Tips and Tricks for the S Sound


How to Teach the S Sound

Today I am here to offer some tips and tricks for teaching fricative sound: /S/.  There are different errors that kids make for the /S/ sound.  One is called “stopping”, where they use a “stop” sound like /T/ instead of /S/ (example “I eat toup!” instead of soup).  Sometimes a child has a lisp: a frontal lisp is when the tongue comes out in the front of the teeth and a lateral lisp is when the air comes out the side.  You can work on the /S/ sound with your child at home (and in therapy with a qualified speech provider).

There are several levels of teaching sounds: isolation (only the sound), at the word level (ex.”soup”), in phrases (ex. “chicken soup”), sentences (“I see some chicken soup.”), and finally in conversation.  

This may take some time.  This is normal.  Try to be patient and don’t put too much pressure on your kiddo.  

Isolation Level

One of the fastest way to get that /S/ sound is to use the “snake sound”.  I usually teach this by having a child make a big smile, making sure their teeth are together.  You can use a mirror (or your phone in photo mode) for practice.  I use verbal cues like “keep your teeth together” and make “skinny air”. Some kids can do the /S/ sound right away when you do this…some cannot. If they can’t quite do it yet, don’t worry.  Keep trying.  


Tips and tricks: 1) First… show them and tell them how to keep their teeth together.  You might model it yourself.  Using a mirror (or the picture mode on your phone) may help too.  Another trick is to put an object or picture of an object that starts with “s” by your mouth while you model the sound.  This helps to draw attention to your mouth. 2) Next, they need to make “skinny air” like a “snake sound” come out of the front of their teeth.  They can hold their hand in front of their mouth and/or your mouth to feel the air. Try to be as patient as possible and keep it fun..we don’t want our children to be stressed about the way they sound.  Just before the word level comes syllables.  This is where you add in a vowel.  Examples: so, see, sa, si, su, is, es, us

Word Level

Once we’ve got isolation and syllables down, we can move to practicing in words. Some kids do better starting at the beginning of the word, some do better with the middle or end of the word.  You can determine this by trying some words.  I often start with kids where they are successful (this may sound backwards…but saying sounds wrong can get frustrating, so kids are excited when they get them right).  In speech therapy, we call this “stimulability” (if a child is “stimulable” for a sound….they are saying it right! yay!).  

Beginning Words (initial position)

Initial S: soap, sand, sun, sister, silver, sofa, super, sign, salt, safe, same, sew, sit, sock, soccer, sunglasses, surf, circle, sucker, and sing

Middle Words (medial position)

Medial S: dressed, guessed, upside down, baseball, fussy, messy, salsa, glasses, whistle, muscles, listen, swimsuit, castle, carseat, bicycle, recycle, pencil, eraser, dancer, braces

Ending Words (final position)

Final S: less, guess, yes, dress, bus, fuss, mess, house, goose, plus, mouse, moose, juice, dance, face, horse, floss, moss, vase, chase

Once you figure out which of these positions is easiest, practice those words.  You can model the sounds for your child, emphasizing the parts with /sh/  in them…cheering for them if they get it right, but not scolding them if they get it wrong.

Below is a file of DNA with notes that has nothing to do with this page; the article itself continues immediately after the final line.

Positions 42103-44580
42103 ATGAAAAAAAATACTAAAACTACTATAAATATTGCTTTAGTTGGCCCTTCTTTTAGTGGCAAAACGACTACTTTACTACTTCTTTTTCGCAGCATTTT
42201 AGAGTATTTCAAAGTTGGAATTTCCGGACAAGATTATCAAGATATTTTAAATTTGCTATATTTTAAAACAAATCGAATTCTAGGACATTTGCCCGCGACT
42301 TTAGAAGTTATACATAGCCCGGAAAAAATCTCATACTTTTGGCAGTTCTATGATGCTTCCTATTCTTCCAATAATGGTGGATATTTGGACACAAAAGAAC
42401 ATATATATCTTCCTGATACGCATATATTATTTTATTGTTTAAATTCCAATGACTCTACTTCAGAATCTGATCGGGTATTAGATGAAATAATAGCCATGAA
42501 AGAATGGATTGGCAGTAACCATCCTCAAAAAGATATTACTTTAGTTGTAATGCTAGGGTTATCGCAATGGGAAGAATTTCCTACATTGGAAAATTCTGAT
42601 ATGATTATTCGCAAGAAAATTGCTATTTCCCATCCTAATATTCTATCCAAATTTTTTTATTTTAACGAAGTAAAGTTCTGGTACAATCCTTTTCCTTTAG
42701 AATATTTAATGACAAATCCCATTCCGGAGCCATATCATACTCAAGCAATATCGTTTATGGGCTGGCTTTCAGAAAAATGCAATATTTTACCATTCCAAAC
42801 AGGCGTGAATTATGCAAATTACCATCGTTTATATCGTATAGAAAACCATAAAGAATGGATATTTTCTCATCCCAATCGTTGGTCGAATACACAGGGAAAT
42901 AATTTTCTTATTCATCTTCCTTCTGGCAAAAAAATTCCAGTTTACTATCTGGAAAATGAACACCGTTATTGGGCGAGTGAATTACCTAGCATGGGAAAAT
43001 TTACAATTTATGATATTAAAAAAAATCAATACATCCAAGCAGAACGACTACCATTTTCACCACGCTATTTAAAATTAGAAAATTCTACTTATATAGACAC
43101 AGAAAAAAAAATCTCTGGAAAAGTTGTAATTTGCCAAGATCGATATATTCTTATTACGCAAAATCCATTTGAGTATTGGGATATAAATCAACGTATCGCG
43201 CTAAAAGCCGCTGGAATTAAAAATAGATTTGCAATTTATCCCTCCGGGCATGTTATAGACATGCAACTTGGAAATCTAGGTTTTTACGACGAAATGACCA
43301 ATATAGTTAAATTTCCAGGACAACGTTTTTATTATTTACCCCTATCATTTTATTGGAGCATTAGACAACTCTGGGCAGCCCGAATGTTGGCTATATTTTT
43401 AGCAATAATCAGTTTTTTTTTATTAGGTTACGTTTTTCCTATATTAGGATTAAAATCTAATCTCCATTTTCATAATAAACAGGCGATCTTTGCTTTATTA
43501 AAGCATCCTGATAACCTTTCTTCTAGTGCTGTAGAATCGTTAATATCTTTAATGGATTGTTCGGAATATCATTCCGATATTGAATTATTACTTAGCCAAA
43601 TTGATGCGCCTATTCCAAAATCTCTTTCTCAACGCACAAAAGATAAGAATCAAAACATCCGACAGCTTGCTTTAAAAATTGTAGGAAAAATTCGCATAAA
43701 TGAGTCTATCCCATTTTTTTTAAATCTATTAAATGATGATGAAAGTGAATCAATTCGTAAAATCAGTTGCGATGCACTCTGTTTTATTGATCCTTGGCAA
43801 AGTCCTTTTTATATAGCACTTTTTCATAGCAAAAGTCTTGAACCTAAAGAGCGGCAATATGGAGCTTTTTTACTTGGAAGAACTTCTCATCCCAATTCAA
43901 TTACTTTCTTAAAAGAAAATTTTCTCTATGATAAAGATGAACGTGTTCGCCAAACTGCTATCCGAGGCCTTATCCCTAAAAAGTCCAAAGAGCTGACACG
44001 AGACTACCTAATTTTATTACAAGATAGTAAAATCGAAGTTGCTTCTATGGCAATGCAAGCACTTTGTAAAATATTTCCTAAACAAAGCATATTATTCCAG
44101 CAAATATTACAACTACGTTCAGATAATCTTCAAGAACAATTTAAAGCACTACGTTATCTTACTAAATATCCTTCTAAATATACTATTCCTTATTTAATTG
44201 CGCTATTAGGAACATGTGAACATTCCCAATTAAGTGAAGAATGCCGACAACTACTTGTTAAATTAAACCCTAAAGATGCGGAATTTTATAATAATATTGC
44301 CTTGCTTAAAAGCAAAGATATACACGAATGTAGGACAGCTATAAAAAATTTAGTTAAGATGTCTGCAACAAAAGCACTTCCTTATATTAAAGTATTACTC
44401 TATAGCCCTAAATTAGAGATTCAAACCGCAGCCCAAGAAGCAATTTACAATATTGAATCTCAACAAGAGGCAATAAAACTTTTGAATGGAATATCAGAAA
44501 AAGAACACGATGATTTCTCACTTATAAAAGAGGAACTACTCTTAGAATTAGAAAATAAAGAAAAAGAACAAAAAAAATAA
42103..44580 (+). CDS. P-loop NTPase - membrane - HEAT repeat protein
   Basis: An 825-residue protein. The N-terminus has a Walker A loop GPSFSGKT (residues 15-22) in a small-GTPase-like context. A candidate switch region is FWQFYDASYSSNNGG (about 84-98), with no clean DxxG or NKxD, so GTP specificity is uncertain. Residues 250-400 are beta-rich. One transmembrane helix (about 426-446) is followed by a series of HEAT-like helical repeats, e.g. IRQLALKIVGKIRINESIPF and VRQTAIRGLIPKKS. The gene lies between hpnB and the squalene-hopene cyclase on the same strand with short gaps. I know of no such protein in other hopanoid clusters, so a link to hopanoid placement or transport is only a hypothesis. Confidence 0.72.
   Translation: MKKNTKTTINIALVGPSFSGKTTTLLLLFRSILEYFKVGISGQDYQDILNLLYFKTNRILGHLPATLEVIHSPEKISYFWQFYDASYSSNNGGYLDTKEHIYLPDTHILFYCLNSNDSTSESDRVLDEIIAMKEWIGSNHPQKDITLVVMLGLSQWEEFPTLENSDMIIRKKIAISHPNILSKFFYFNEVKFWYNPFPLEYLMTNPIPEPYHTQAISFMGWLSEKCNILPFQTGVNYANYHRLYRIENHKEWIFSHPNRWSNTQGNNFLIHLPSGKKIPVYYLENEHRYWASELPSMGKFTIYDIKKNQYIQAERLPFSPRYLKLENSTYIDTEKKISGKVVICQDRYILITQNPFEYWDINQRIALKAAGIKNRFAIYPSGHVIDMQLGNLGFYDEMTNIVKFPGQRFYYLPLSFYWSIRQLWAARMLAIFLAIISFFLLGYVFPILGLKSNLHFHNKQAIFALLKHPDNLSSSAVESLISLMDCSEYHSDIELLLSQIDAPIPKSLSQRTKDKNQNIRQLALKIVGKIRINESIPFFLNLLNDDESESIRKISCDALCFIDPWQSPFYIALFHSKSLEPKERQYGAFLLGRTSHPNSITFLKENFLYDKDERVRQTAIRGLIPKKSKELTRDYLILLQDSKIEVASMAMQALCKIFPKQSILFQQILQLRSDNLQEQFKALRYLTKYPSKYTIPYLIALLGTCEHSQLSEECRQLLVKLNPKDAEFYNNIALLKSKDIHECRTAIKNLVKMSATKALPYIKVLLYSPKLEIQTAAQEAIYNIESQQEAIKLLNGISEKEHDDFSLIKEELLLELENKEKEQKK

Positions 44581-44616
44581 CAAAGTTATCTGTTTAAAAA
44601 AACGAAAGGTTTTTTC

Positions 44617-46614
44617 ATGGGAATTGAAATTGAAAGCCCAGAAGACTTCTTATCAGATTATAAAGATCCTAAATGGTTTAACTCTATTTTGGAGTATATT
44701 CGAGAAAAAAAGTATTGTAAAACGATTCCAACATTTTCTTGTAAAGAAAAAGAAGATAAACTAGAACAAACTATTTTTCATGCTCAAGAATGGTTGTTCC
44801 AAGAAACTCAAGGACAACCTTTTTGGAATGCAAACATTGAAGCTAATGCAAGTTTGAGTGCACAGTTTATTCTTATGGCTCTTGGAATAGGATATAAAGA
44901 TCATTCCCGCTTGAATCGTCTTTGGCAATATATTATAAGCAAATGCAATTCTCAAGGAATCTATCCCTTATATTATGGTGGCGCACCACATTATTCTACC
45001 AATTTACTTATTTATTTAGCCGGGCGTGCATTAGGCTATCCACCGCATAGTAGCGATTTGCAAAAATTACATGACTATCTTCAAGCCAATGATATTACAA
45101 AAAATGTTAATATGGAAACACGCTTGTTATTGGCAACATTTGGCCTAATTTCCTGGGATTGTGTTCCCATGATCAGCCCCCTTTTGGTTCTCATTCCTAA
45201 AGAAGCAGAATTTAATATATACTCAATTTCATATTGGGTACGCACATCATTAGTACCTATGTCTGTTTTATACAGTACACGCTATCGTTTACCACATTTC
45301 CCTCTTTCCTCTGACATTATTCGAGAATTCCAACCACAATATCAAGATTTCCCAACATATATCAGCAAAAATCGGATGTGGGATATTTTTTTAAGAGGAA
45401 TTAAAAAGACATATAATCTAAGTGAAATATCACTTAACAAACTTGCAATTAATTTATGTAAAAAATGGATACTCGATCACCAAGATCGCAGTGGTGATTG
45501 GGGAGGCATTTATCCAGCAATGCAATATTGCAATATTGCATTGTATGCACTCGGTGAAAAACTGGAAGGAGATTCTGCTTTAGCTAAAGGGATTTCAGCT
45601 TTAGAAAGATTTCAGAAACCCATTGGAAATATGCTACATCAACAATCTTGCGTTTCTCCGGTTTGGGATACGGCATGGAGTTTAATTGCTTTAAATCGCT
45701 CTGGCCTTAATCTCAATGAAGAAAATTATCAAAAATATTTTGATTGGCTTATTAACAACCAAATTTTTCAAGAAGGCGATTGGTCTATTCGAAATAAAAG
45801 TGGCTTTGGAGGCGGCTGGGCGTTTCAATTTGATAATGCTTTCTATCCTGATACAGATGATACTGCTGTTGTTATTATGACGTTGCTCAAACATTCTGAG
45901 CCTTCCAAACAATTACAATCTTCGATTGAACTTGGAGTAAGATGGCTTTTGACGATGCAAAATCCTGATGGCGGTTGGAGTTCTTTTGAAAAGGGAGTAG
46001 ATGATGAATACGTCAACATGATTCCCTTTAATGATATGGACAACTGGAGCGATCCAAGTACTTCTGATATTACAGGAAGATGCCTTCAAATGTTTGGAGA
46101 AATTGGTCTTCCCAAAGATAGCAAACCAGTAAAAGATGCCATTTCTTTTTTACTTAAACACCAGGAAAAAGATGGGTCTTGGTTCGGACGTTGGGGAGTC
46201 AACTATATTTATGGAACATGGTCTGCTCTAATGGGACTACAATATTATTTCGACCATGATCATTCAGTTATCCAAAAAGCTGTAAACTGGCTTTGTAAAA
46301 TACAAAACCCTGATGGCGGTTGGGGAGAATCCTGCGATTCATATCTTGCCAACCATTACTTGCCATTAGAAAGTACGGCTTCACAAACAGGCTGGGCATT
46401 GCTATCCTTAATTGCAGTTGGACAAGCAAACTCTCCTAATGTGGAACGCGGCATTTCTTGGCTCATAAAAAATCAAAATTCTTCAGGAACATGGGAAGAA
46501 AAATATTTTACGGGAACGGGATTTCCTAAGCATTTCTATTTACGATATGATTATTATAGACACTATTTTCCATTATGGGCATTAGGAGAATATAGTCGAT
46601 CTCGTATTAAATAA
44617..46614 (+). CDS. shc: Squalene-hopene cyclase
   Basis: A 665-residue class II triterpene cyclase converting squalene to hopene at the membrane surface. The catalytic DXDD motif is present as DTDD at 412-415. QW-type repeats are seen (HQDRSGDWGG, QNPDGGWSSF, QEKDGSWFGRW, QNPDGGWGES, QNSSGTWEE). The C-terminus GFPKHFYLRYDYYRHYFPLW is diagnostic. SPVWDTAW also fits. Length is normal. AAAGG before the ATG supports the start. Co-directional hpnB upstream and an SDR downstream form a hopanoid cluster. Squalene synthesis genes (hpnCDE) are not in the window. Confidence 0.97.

Once your child has mastered the word level (consistently getting 15-20 words correct at least 75% of the time), you can try some phrases/sentences.  


I like to use this visual set to cue which part of the word we are targeting.  


Phrase/Sentence Level

We can sometimes use the same sentence to practice lots of words: 

Example: I see a _____. (sofa, face, castle, surfer)

Or you can make up sentences for each word.  

Again, make your /s/ sounds louder (we call this exaggerated modeling…bus), encourage your child, but don’t scold.  Also, don’t do this practice all day every day….just a few minutes here and there is fine.  We don’t want kids to become sensitive about their speech. 

Conversation Level

This can be used from the start in modeling of your own /s/ sounds in your conversation (for a few minutes here and there).  Once a child has consistently mastered sentences (75% or more correct), you can start providing gentle reminders in conversation.  “Don’t forget your /S/ sound”, “oops, I think you meant “sock”…right?”  Don’t stress your child out….but remind them gently (some of the time).  


One of the best ways to model the /S/ sound is by reading stories.  You can read stories to your child that have a lot of /S/ sounds in them and exaggerate that sound for them while you read.  Here are some examples of books that have /S/ in them frequently.  If your child is old enough to read, you can practice with them reading too!

Kiki Looks for Sammy by Elizabeth Hepler

Fox in Socks by Dr Seuss

Brown Bear, Brown Bear What do you See? by Bill Martin and Eric Carle

Silly Tilly by Eileen Spinelli

Click on the image below to download this free Interactive Book and Boom Cards:

 Kiki Looks for Sammy by Elizabeth Hepler 


Here is a read-aloud of “Brown Bear” as read by the author, Bill Martin.
It is for entertainment purposes and does not contain exaggerated
modeling, but lots of good /S/ target words!

Free Articulation Printables are in the Freebie Library.  Join the Ausome Speech Club below to get the password. 

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    My name is Elizabeth Hepler and I’ve been a practicing Speech-Language Pathologist since 2005.  I am the mother of four great kids. Our household is neurodiverse: ADHD, Autism, Gifted, and more!

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